Device: Point of care HIV RNA PCR
The intervention is a HIV RNA PCR test for which UNC Project laboratory personnel will process samples in 48 hours so that patients can receive results prior to hospital discharge.
No Intervention: Standard of Care

Patients randomized to this arm will be followed prospectively from the time of clinical evaluation in the hospital until 12 months after returning for outpatient care at the KCH HIV clinic. The counselor will collect infant blood for dried blood spot DNA PCR testing, number the sample, and transport it to the central laboratory for processing. If the patient is PD positive then the patient will be offered ART initiation prior to hospital discharge.

Patients determined to be HIV-uninfected or HIV-exposed uninfected will not continue in the study beyond virologic test result disclosure, which will occur as an outpatient at KCH for this arm. If the patient does not return for outpatient care for three months after hospitalization then the patient's participation in the study will end.


  Show Detailed Description

  Eligibility

Ages Eligible for Study:   up to 12 Months
Genders Eligible for Study:   Both
Accepts Healthy Volunteers:   No
Criteria

Inclusion Criteria:

  • Male and female children
  • Less than 12 months of age
  • Inpatient at KCH
  • HIV DNA-PCR test eligible
  • No prior definitive PCR test result

Exclusion Criteria:

  • Caregiver does not want to be contacted by study team
  • Mother initiated on ART prior to pregnancy
  Contacts and Locations
Choosing to participate in a study is an important personal decision. Talk with your doctor and family members or friends about deciding to join a study. To learn more about this study, you or your doctor may contact the study research staff using the Contacts provided below. For general information, see Learn About Clinical Studies.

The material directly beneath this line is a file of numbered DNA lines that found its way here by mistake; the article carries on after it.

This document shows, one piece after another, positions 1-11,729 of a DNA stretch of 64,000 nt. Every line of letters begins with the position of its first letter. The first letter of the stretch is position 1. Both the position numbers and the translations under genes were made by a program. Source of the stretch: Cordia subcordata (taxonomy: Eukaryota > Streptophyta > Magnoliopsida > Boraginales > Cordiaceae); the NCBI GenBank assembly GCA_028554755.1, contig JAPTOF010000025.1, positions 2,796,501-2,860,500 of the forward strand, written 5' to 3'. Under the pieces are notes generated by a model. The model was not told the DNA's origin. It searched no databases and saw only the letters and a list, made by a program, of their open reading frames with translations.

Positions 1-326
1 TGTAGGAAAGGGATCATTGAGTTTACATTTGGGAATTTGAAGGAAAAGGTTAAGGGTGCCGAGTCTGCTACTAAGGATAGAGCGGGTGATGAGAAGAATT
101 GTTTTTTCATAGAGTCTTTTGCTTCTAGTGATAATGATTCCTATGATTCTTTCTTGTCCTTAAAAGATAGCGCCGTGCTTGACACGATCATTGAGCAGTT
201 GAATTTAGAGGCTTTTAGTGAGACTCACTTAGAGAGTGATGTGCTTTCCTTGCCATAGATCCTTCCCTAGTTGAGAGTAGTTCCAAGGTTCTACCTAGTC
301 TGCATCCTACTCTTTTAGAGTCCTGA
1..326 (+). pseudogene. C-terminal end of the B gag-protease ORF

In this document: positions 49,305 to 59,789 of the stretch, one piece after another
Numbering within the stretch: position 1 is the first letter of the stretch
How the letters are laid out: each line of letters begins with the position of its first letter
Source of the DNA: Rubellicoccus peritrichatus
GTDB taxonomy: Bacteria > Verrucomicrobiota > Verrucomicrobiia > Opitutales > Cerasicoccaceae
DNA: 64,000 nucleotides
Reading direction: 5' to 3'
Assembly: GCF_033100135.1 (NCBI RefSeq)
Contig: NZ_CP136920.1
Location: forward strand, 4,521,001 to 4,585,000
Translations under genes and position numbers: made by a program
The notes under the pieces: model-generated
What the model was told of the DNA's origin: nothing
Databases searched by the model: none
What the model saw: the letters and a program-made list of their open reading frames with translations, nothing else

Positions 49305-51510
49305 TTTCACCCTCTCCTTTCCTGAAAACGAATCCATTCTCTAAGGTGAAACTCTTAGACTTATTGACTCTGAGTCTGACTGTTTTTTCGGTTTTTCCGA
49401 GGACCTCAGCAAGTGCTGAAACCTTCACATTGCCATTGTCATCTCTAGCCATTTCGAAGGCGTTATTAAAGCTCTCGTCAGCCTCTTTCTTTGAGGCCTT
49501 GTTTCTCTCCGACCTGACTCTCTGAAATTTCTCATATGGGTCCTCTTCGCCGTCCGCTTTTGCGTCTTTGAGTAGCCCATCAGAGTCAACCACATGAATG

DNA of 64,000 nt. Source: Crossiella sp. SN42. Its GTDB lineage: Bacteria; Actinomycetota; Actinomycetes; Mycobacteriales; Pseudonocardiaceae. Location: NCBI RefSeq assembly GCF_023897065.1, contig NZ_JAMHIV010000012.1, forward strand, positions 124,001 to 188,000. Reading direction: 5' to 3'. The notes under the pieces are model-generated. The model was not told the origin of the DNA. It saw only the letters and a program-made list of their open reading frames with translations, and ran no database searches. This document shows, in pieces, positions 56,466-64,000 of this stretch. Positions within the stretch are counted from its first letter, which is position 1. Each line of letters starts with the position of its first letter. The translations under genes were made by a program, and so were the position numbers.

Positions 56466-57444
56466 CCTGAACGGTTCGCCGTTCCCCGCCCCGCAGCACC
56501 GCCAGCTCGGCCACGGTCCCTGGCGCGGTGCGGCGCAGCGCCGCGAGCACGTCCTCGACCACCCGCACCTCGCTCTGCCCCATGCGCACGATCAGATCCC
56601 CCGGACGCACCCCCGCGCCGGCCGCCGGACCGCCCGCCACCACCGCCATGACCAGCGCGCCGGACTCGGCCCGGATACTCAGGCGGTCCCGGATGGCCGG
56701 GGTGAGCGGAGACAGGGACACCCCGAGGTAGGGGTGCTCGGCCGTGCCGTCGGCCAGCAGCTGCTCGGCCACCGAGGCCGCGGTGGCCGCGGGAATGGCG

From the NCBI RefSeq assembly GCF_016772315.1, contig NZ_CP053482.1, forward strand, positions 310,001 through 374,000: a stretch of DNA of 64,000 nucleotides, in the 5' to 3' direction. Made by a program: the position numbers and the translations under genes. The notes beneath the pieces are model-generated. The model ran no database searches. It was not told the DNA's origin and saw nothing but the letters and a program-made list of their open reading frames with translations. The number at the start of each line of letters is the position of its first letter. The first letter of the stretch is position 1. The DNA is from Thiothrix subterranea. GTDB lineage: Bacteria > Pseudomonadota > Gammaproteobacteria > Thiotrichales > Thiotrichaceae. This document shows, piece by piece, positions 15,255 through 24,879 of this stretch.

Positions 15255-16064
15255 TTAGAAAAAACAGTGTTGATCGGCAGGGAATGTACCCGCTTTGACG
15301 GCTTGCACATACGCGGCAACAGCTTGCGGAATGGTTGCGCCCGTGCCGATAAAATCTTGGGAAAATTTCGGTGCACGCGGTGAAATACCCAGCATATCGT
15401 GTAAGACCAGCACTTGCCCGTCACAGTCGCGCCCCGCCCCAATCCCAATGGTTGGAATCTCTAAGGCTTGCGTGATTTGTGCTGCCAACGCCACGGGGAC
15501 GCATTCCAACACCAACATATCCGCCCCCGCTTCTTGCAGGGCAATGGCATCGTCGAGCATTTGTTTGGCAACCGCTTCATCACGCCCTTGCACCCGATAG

Please refer to this study by its ClinicalTrials.gov identifier: NCT01388452

Locations
Malawi
Kamuzu Central Hospital
Lilongwe, Malawi
Sponsors and Collaborators
University of North Carolina, Chapel Hill
Investigators
Principal Investigator: Eric D McCollum, MD UNC Project
Principal Investigator: Mina Hosseinipour, MD, MPH University of North Carolina, Chapel Hill
  More Information

Publications:
25. Chasela C, Hudgens M , Jamieson D , Kayira D , Hosseinipour M, et al. (2009) Both maternal HAART and daily infant nevirapine (NVP) are effective in reducing HIV-1 transmission during breastfeeding in a randomized trial in Malawi: 28 week results of the Breastfeeding, Antiretroviral and Nutrition (BAN) Study. 5th Conference on HIV Pathogenesis, Treatment and Prevention. Cape Town, South Africa. Abstract WELBC103.

Responsible Party: University of North Carolina, Chapel Hill
ClinicalTrials.gov Identifier: NCT01388452     History of Changes
Other Study ID Numbers: 10-0441, R24TW007988, 5P30AI050410
Study First Received: June 14, 2011
Last Updated: May 13, 2013
Health Authority: United States: Institutional Review Board
United States: Federal Government
Malawi: National Health Sciences Research Committee

Keywords provided by University of North Carolina, Chapel Hill:
HIV
routine HIV testing
provider-initiated HIV testing and counseling
early infant diagnosis
Africa South of the Sahara

Additional relevant MeSH terms:
HIV Infections
Acquired Immunodeficiency Syndrome
Lentivirus Infections
Retroviridae Infections
RNA Virus Infections
Virus Diseases
Sexually Transmitted Diseases, Viral
Sexually Transmitted Diseases
Immunologic Deficiency Syndromes
Immune System Diseases
Slow Virus Diseases

ClinicalTrials.gov processed this record on September 18, 2014